Mexico: Pilot Polymer Water Heater Factory by 2016

Submitted by Baerbel Epp on June 26, 2015
AquathermTwo well-known solar thermal manufacturers from the USA and Mexico announced at the beginning of June that they will establish a joint-venture to manufacture polymer-based solar thermal absorbers and collectors in the Mexican city of Cuernavaca. The factory, which receives monetary support from CeMie-Sol, the Mexican Center for Innovation in Solar Energy, is expected to start producing by late 2016 with some 50,000 m² of capacity according to a press release published on 3 June. The plant should be fully operational by December 2018 and is located at the INNOVACyT Technology Park in Cuernavaca, just next to Modulo Solar’s headquarter. The photo shows the production of polypropylene absorber plates at Aquatherm. It is one of the manufacturing steps that should be done in Mexico as well.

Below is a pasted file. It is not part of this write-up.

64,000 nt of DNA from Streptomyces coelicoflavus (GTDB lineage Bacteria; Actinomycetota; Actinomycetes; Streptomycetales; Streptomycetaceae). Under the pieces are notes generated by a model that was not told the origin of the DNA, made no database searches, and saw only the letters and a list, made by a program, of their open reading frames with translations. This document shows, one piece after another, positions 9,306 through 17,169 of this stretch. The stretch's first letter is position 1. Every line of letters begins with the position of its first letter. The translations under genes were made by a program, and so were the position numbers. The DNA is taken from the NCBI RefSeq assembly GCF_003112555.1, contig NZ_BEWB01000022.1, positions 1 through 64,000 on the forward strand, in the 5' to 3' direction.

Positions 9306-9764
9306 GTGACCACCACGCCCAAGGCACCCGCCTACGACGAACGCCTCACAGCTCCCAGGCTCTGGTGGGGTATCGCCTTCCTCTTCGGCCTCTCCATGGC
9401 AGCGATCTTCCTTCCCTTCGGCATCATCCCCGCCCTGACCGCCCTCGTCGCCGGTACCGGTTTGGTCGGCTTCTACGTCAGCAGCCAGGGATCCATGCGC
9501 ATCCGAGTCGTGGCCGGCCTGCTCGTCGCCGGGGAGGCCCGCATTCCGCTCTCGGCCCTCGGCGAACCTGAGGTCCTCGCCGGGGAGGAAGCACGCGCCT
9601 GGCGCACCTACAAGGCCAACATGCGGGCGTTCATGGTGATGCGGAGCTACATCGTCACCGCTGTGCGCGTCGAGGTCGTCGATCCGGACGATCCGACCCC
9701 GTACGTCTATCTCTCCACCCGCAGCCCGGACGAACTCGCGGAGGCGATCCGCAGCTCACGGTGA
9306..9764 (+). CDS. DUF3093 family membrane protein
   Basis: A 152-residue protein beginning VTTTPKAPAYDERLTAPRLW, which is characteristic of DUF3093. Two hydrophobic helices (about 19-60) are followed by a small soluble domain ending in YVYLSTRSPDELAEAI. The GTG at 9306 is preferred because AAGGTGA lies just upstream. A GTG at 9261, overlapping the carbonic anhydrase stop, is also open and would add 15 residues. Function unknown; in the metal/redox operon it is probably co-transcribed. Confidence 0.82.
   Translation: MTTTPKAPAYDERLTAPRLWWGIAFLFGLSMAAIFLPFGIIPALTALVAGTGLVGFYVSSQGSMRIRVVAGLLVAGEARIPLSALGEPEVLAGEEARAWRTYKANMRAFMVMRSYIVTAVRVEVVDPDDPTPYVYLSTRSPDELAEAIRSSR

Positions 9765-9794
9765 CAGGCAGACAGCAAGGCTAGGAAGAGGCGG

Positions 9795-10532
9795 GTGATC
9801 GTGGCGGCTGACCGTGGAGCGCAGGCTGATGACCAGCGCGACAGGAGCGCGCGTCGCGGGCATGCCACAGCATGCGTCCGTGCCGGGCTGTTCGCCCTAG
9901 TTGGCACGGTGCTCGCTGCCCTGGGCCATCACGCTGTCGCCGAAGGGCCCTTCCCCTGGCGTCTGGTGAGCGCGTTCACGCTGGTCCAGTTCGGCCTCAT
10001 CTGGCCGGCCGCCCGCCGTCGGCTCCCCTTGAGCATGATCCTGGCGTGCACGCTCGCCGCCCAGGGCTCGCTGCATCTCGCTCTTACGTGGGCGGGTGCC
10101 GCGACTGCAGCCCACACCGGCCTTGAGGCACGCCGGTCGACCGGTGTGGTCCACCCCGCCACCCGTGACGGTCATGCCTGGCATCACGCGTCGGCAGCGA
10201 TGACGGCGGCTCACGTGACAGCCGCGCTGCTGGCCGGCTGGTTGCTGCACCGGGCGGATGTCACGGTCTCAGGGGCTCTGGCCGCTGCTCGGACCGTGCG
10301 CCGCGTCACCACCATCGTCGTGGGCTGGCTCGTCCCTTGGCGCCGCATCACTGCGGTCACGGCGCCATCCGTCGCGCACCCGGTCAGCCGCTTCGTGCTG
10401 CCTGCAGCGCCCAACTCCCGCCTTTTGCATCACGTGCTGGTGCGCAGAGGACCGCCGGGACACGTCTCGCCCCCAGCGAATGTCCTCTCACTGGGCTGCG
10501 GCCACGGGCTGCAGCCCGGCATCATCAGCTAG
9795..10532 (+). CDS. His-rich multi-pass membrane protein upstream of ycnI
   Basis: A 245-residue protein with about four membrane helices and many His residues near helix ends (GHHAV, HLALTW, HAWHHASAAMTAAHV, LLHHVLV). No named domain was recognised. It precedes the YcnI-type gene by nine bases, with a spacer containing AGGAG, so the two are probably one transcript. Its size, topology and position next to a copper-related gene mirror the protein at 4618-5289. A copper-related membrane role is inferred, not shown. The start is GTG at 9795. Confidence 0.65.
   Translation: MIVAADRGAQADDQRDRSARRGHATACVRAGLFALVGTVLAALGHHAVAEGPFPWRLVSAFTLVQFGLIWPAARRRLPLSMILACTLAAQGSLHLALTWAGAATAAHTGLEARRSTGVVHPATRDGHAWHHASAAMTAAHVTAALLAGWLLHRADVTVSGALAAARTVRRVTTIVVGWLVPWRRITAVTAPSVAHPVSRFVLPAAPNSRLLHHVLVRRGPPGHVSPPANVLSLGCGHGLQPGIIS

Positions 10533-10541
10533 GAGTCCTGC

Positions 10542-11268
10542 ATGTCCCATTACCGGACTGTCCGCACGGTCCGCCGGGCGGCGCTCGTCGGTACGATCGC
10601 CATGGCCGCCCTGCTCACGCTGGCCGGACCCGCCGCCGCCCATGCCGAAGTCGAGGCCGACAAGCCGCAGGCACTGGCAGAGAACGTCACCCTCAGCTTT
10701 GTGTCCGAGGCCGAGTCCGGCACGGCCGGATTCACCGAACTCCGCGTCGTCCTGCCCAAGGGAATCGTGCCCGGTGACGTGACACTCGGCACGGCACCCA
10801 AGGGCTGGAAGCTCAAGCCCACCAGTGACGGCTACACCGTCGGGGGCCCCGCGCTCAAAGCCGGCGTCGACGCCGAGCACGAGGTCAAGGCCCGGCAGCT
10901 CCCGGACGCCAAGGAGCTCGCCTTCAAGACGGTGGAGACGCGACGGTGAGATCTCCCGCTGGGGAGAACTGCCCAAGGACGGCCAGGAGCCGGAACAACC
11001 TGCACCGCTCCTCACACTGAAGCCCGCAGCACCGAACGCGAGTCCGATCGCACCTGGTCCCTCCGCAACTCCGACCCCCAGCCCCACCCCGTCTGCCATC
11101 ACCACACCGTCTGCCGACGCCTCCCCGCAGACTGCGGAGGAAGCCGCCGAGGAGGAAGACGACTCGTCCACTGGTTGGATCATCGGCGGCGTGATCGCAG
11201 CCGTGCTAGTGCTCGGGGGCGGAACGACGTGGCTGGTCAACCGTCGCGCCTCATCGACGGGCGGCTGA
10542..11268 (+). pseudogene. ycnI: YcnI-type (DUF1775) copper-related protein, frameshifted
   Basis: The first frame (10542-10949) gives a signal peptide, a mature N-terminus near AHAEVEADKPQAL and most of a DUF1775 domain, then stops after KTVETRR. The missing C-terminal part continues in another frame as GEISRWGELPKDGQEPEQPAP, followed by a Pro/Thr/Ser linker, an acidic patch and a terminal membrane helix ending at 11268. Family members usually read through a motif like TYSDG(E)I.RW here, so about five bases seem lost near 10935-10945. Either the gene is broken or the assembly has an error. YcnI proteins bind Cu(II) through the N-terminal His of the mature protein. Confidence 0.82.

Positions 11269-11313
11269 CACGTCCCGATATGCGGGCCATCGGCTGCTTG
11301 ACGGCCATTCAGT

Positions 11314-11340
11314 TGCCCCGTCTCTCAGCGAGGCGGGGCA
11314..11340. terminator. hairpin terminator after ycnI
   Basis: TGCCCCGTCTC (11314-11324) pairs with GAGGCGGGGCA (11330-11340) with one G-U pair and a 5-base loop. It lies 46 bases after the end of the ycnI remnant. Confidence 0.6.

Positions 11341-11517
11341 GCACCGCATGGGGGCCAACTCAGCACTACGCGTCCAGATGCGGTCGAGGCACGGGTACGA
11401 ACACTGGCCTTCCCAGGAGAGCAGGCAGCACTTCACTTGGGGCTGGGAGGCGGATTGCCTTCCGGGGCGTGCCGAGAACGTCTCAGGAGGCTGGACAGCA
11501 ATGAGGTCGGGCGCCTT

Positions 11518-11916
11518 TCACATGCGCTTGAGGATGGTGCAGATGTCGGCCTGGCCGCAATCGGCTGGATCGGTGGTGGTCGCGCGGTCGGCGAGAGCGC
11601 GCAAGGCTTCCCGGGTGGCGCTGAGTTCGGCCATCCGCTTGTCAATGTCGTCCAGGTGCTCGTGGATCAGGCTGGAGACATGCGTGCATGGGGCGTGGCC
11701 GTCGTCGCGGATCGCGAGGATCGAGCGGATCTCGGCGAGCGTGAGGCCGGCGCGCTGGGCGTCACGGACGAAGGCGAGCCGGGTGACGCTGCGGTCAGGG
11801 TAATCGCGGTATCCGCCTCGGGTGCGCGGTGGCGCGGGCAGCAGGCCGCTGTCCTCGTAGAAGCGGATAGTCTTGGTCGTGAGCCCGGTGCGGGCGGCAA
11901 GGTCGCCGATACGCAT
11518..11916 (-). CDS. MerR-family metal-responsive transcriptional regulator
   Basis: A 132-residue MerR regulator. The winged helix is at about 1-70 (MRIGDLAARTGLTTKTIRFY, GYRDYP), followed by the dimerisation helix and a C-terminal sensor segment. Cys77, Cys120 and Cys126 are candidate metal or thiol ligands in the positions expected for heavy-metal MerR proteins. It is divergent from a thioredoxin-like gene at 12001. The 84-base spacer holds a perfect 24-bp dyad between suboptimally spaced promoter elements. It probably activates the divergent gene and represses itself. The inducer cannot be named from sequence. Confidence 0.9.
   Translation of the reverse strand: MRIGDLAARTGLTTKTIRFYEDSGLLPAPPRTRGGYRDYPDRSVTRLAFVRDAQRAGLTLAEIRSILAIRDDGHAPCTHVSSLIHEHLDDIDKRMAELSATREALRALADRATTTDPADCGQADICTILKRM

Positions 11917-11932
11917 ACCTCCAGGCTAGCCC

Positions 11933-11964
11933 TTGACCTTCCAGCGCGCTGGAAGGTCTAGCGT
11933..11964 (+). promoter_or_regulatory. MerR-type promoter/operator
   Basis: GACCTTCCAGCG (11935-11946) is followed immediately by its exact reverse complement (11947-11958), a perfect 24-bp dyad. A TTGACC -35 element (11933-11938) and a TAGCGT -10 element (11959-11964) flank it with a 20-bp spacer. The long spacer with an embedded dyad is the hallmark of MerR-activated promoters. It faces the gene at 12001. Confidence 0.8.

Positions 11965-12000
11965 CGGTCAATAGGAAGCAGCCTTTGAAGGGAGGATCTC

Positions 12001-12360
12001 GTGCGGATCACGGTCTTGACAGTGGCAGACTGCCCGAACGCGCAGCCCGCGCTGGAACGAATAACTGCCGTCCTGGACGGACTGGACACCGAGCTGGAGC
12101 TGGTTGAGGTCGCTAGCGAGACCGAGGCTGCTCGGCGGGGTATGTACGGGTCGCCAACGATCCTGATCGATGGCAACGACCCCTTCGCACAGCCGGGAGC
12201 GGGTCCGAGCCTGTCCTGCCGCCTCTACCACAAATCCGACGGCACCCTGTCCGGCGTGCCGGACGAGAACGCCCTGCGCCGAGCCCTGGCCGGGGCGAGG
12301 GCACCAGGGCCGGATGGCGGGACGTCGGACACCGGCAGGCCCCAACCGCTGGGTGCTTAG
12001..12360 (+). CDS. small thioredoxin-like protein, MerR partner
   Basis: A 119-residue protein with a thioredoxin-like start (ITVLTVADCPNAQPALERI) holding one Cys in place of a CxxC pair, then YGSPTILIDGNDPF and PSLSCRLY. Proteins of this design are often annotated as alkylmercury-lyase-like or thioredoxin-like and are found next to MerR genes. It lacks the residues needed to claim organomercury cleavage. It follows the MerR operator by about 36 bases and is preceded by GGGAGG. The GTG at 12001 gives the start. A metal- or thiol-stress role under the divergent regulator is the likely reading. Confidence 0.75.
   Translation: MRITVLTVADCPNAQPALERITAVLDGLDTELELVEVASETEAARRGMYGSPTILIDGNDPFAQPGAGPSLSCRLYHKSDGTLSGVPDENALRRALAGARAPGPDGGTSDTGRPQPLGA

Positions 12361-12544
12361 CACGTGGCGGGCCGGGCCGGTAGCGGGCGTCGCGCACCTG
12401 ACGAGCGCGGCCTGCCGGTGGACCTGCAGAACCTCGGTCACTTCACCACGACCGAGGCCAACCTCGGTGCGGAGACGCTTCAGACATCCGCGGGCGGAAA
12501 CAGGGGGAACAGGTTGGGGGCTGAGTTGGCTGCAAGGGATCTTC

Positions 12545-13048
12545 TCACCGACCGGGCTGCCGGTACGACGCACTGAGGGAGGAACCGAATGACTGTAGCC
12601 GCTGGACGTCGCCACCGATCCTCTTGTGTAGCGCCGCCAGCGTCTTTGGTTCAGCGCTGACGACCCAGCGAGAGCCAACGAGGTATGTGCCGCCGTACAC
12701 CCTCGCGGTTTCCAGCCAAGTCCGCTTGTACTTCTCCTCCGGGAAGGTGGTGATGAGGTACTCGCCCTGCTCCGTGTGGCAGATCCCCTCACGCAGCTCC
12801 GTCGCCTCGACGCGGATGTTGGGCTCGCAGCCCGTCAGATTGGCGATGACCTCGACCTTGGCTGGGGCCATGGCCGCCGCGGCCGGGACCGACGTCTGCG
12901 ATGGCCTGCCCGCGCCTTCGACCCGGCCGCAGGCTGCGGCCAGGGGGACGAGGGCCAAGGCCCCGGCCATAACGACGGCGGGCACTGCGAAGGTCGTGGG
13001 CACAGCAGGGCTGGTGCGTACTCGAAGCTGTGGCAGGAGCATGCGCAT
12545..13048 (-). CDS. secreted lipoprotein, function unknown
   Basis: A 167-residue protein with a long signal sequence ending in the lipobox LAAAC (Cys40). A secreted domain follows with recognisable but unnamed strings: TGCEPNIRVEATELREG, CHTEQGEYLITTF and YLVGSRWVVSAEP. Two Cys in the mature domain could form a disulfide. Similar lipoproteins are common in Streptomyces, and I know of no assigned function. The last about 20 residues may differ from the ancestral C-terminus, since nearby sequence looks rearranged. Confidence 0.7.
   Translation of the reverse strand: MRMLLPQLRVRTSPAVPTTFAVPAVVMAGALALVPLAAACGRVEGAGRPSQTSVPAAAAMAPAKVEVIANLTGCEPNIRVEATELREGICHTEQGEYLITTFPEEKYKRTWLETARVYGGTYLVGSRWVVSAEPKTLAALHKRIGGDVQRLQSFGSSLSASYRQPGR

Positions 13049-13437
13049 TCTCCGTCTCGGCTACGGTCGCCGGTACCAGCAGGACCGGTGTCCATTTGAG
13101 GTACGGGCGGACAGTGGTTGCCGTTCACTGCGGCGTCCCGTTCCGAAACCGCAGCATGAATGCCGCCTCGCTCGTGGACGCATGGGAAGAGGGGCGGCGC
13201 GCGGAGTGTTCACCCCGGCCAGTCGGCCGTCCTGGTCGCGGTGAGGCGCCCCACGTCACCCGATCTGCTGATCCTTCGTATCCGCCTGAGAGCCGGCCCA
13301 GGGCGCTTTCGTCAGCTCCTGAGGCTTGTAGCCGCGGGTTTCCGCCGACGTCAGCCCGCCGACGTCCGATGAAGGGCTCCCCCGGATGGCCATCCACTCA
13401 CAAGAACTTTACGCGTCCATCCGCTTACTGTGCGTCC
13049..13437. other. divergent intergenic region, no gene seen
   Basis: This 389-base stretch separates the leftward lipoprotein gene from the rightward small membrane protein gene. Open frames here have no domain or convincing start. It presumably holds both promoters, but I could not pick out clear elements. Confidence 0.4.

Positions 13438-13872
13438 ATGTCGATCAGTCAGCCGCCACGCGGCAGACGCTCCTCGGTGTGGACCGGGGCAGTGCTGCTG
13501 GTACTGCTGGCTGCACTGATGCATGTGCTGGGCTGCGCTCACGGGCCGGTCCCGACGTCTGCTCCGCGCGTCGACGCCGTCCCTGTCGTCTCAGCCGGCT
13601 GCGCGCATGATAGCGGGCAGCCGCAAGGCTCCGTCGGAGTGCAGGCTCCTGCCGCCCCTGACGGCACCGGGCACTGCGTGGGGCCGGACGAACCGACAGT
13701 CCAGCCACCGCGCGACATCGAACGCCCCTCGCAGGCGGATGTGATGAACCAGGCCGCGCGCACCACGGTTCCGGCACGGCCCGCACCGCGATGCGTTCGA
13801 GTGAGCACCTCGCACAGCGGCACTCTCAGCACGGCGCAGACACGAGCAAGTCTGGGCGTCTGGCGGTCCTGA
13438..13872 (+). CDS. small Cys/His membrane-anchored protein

Photo: Aquatherm

Solar Electric and Solar Thermal Energy: A Summary of Current Technologies (2014)

Submitted by Francesco Gattiglio on June 26, 2015

This document, written by Tayyebatossadat P. Aghaei of the Global Energy Network Institute (GENI), illustrates the different applications of solar thermal and photovoltaic technology. 

After a brief introduction on the history of solar energy, the document firstly explains the functioning of large scale solar thermal technology systems, differentiating between flat-plate collectors and concentrator collectors. This section includes also graphic representations of the different systems.

Italy: Solar Thermal Municipalities Growing in Number

Submitted by Baerbel Epp on June 25, 2015